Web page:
No. 22 Buckeyes Host Big Ten Championships in Columbus
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COLUMBUS, Ohio – A season of preparation and anticipation will materialize this week at McCorkle Aquatic Pavilion, as the 22nd-ranked Ohio State women’s swimming and diving team hosts the 2015 Big Ten Championships Wednesday, Feb. 18 through Saturday, Feb. 21 in Columbus, Ohio. The conference showcase commences Wednesday with timed finals of the 200 medley relay and 800 freestyle relay at 6:30 p.m. ET. Prelims will continue at 11 a.m. on Thursday, Friday and Saturday, with finals scheduled for a 6:30 p.m. start.
For complete meet coverage, please visit http://go.osu.edu/wswim_bigtens_home.
TICKETS, GET YOUR TICKETS
Tickets for the 2015 Big Ten Championships are on sale now and can be purchased on Ticketmaster.com or by calling the athletic ticket office at 1-800-745-3000. Tickets will also be available at the door, with the athletic ticket office opening 90 minutes before each session.
FOLLOW THE ACTION
A live video feed of Wednesday evening finals through Saturday morning prelims will be available on BTN Plus (subscription required). BTN will air Saturday’s finals session on Sunday, Feb. 22 at 9 a.m. ET.
IN THE RANKINGS
Ohio State ranks 22nd in the nation according to the latest Top 25 poll of Division I women’s teams conducted by the College Swimming Coaches Association of America (Feb. 16). The Buckeyes are joined in the Top 25 by fellow Big Ten teams Minnesota (14), Indiana (15), Michigan (17), Purdue (21) and Wisconsin (24).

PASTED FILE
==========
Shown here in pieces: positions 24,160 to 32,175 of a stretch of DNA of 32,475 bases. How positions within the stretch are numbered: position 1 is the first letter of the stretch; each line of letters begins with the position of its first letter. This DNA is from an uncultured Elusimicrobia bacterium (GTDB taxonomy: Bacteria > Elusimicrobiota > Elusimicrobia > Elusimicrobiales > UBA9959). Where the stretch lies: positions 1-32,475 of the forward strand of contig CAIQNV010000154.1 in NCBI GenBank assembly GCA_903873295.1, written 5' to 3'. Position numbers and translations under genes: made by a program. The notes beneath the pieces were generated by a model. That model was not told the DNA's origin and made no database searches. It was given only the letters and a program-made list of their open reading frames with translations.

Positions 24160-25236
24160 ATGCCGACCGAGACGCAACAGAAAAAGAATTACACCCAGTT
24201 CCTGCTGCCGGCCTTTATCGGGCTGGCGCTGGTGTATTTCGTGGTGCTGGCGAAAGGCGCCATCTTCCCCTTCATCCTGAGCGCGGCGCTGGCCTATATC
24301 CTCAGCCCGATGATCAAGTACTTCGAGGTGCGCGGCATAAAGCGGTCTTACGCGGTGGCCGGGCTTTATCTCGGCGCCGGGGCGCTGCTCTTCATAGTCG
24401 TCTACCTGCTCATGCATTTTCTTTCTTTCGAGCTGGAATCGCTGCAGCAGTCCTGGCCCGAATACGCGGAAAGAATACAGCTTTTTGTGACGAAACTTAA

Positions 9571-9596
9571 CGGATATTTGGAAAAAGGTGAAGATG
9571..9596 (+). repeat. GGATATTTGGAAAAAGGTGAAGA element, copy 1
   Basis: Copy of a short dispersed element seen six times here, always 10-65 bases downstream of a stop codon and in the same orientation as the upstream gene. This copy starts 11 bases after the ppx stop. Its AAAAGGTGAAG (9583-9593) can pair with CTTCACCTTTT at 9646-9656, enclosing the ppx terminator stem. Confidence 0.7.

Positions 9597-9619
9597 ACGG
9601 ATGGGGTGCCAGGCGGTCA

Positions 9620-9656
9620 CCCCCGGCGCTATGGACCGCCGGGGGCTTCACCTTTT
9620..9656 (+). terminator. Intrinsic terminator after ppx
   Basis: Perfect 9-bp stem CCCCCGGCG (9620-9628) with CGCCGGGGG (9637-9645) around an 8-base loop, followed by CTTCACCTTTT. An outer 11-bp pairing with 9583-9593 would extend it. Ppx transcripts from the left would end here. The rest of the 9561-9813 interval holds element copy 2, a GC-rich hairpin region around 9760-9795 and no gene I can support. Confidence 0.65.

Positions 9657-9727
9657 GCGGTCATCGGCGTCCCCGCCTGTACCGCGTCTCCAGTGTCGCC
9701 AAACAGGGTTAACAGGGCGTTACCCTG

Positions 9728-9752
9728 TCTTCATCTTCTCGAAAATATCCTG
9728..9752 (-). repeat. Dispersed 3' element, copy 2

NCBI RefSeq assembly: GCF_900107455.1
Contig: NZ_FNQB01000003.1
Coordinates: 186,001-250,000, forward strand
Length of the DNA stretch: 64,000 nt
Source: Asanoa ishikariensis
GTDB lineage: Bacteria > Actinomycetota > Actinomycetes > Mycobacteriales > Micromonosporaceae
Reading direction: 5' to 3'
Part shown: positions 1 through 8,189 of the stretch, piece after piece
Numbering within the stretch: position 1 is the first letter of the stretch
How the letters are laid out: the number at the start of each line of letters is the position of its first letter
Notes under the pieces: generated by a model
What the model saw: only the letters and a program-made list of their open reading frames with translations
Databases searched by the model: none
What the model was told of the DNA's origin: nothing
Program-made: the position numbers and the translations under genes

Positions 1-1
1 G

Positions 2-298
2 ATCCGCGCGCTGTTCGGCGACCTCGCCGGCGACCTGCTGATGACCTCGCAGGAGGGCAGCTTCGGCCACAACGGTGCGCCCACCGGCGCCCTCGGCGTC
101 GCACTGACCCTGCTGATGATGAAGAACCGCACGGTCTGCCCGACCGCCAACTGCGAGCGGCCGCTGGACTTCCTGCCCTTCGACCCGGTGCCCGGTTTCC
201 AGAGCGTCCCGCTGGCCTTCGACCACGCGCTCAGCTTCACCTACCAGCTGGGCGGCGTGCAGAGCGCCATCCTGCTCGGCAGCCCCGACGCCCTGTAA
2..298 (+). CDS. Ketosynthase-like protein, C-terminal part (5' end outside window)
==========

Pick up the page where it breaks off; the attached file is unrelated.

A RICH BIG TEN HISTORY
Ohio State has won five team Big Ten championships - consecutive between 1982-86 under coach Jim Montrella. The Buckeyes have also won 85 Big Ten swimming, diving and relay titles.
• 49 swimming individual champions; last was Ashley Vance (200 IM)
• 24 diving champions; last was Cheyenne Cousineau in 2012 (platform)
• 12 relay wins; last came in 1991 (400 and 800 freestyle relays)
LAST TIME AT BIG TENS
Taylor Vargo, a sophomore this season, set a school record in the 200 breaststroke (2:11.62) as Ohio State concluded the 2014 Big Ten Championships by finishing in fourth place. It was the fourth time in three days that the Buckeyes established a new school record, as Kristyn Fulcher and Ashley Vance also posted record-breaking times. Highlighted by a Big Ten title from Vance in the 200 individual medley, Ohio State registered three top-three finishes over the course of the championships.
BUCKEYES VS. THE B1G
The Buckeyes have posted nine individual Top 10 times in the Big Ten this season. Vance ranks first in the 200 individual medley (1:58.41), while Zhesi Li, Zulal Zeren, Amy Bopp and Lindsey Clary are also among the conference's standout performers. Clary ranks second in the 400 individual medley and fifth in the 1650 freestyle, while Vance is fourth in the 100 breaststroke and ninth in the 200 breaststroke. Also in the 200 breaststroke, Bopp claims the seventh-fastest mark. Li, a rookie this season, is sixth in the 50 freestyle and Zeren is eighth in the 200 backstroke.
This season, Ohio State has earned a dual meet record of 11-1 overall. The squad has faced three Big Ten foes head-to-head and are 2-1 in those meetings – Purdue (W), Michigan State (W) and Michigan (L).
With a mindset of strengthening the unit for postseason competition, the Buckeyes, under the direction of head swimming coach Bill Dorenkott, tested themselves early with a dual meet vs. Miami in Oxford, Ohio (Oct.23) to kick start three-consecutive days of competitive action. Up for the challenge, the Scarlet and Gray took down Purdue and Cincinnati (Oct. 24) at home before posting a road win over Ohio (Oct. 24).
“The goal in putting together a lot of dual meets early is really to gage where our team was,” Dorenkott said at the time. “We have a young team and wanted to try kids out in a lot of different events, maybe even build up a little toughness. It’s been a good compliment to our training thus far.”
The Buckeyes complimented their hot start with wins over Kenyon, Denison and Princeton, before hosting the 2014 Ohio State Invitational, Nov. 21-23. At the premier meet, the team decided to forgo the use of tech suits to again test their toughness. Finishing fourth overall, the Buckeyes posted 24 season-best times on the final day alone.